This was the final English top-flight fixture before Christmas, but there was little festive cheer on display at the Emirates Stadium as Chelsea battered Arsenal with a series of bruising challenges.

John Obi Mikel was fortunate to avoid a red card after the Chelsea midfielder crunched into Mikel Arteta, while Arsenal also complained they should have had a penalty for Willian's challenge on Theo Walcott.

It was a frustrating night for Arsenal manager Arsene Wenger, who failed to secure his first win over Jose Mourinho at the 10th attempt and as a result saw his side waste an opportunity to climb back above leaders Liverpool.

Instead, second placed Arsenal go into the Christmas programme level on points with Liverpool but behind the Anfield outfit on goal difference.

"We should have won it," Wenger said. "They came here to defend and catch us on the break. We were a bit edgy at the start but we took control in the second half.

"It was 100 percent a penalty when Theo Walcott was fouled. I don't know why it was not given."

Chelsea, who moved up to fourth and are two points behind Liverpool, finished the more satisfied side after stifling Arsenal with ease and creating the better of the few chances on offer.

"We controlled the game defensively. It was a tactical match, a match where neither side wanted to lose," Mourinho said.

"We want creative players who use the ball and kill opponents. But there are some matches where we have to take one step backwards and play with a different philosophy."

Wenger had admitted Arsenal had a point to prove after last weekend's 6-3 thrashing at Manchester City prompted many pundits to question his team's chances of lasting the pace in the title race, but this spluttering performance will hardly silence the doubters.

Mourinho sent Chelsea out in a 4-5-1 formation, with Fernando Torres as the lone striker, and that cautious approach worked impressively as Arsenal struggled to find any rhythm.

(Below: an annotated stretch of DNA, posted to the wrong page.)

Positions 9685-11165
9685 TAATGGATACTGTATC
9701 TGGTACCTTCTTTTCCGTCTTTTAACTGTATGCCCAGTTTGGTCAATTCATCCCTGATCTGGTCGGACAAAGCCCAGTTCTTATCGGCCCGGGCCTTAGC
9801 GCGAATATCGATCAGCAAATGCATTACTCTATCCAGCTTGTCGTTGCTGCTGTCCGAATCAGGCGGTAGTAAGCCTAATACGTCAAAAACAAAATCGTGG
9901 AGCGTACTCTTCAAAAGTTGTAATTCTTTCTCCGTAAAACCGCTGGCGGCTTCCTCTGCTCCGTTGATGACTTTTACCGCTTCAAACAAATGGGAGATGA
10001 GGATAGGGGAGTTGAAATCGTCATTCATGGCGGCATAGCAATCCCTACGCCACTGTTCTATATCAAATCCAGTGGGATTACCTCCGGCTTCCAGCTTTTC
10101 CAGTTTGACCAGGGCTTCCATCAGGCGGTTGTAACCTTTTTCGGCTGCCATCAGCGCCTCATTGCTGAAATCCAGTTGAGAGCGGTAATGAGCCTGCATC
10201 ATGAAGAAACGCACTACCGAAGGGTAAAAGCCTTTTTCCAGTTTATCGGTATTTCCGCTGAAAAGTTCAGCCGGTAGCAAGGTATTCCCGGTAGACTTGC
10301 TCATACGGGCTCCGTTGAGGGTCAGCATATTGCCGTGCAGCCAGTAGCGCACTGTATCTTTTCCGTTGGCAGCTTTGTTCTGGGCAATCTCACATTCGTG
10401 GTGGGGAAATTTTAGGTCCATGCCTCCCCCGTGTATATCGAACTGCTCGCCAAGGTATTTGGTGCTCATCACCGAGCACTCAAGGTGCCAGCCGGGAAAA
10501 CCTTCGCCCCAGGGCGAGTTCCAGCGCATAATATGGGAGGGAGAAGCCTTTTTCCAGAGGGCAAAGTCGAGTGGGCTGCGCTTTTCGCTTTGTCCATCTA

It didn't help that torrential rain and gale-force winds lashed the Emirates throughout the match, making passing something of a lottery.

Frank Lampard made a typically intelligent run to meet Cesar Azpilicueta's cross in the early stages, but for once the Chelsea midfielder's clinical finishing deserted him and he scuffed a mistimed effort well wide.

Mourinho's men finally cast off their defensive shackles just before the break and almost took the lead when Lampard met Eden Hazard's pass with volley against the crossbar.

Wenger was growing increasingly vexed on the touchline and he was furious when referee Mike Dean refused to even book Mikel for his aggressive lunge on Arteta.

Mikel's eyes were on the ball when he went into the tackle and Arteta slid in with equal intent, but it was the Chelsea midfielder whose follow-through contained more menace and could easily have left the Spaniard nursing a serious injury.

Arsenal's anger increased when they appealed in vain for a penalty after Willian's challenge caught Walcott on the foot without making contact with the ball.

Arteta was the victim of another crunching tackle from Ramires, but the Brazilian escaped with just a booking.

By now Walcott, usually so mild mannered, had had enough and the winger responded by chopping down Azpilicueta, earning a yellow card of his own.

The tone of an already fiery match became ever more combustible after Chelsea defender Branislav Ivanovic caught Mesut Ozil and then started a bout of shoving with an incensed Kieran Gibbs.

Arsenal's Tomas Rosicky sought retribution and went into the book for a crude foul on Ivanovic.

It was Arsenal who finished the stronger, with Giroud firing into the side-netting and then forcing Cech to block at his near post.

Bacary Sagna's header was cleared off the line by Azpilicueta, but neither side deserved to take the points on an ugly night.